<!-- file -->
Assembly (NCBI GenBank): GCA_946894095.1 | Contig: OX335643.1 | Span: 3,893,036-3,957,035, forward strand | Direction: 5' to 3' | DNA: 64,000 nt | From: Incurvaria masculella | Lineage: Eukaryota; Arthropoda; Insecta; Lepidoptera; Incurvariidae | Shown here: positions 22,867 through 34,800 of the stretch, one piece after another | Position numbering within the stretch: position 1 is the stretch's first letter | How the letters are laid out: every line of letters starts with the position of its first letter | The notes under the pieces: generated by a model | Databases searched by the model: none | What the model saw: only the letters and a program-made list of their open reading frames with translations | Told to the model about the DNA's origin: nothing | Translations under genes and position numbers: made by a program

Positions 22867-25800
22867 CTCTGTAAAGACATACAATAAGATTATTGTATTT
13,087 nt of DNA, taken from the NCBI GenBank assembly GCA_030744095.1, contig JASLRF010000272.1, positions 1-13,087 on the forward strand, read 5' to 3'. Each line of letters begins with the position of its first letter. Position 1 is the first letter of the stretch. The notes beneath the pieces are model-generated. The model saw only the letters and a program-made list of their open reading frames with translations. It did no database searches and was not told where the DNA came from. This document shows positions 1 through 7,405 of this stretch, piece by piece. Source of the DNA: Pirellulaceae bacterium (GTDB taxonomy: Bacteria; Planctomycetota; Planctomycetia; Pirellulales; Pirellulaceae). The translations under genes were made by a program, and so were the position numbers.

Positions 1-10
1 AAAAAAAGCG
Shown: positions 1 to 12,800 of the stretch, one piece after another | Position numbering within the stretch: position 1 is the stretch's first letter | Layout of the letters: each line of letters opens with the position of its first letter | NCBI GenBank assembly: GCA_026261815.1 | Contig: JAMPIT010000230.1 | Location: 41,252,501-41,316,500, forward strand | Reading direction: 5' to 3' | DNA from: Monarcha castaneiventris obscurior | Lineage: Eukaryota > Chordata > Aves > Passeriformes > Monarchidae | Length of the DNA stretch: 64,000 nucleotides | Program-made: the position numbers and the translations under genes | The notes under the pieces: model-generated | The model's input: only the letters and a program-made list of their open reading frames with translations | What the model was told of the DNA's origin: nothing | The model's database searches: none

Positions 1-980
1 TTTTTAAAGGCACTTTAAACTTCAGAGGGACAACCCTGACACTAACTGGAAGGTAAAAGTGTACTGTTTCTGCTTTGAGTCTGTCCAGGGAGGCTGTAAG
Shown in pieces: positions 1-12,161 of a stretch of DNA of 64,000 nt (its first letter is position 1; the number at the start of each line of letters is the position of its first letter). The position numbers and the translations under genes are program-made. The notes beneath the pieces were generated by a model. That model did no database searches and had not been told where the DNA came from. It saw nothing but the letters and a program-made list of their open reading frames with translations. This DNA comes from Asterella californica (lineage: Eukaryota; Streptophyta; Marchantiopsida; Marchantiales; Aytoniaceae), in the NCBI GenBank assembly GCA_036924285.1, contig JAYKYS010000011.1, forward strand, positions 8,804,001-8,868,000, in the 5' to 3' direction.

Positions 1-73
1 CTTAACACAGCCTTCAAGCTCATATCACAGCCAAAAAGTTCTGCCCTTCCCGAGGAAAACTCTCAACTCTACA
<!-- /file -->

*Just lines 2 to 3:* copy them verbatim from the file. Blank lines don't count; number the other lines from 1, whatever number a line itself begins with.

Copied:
Positions 22867-25800
22867 CTCTGTAAAGACATACAATAAGATTATTGTATTT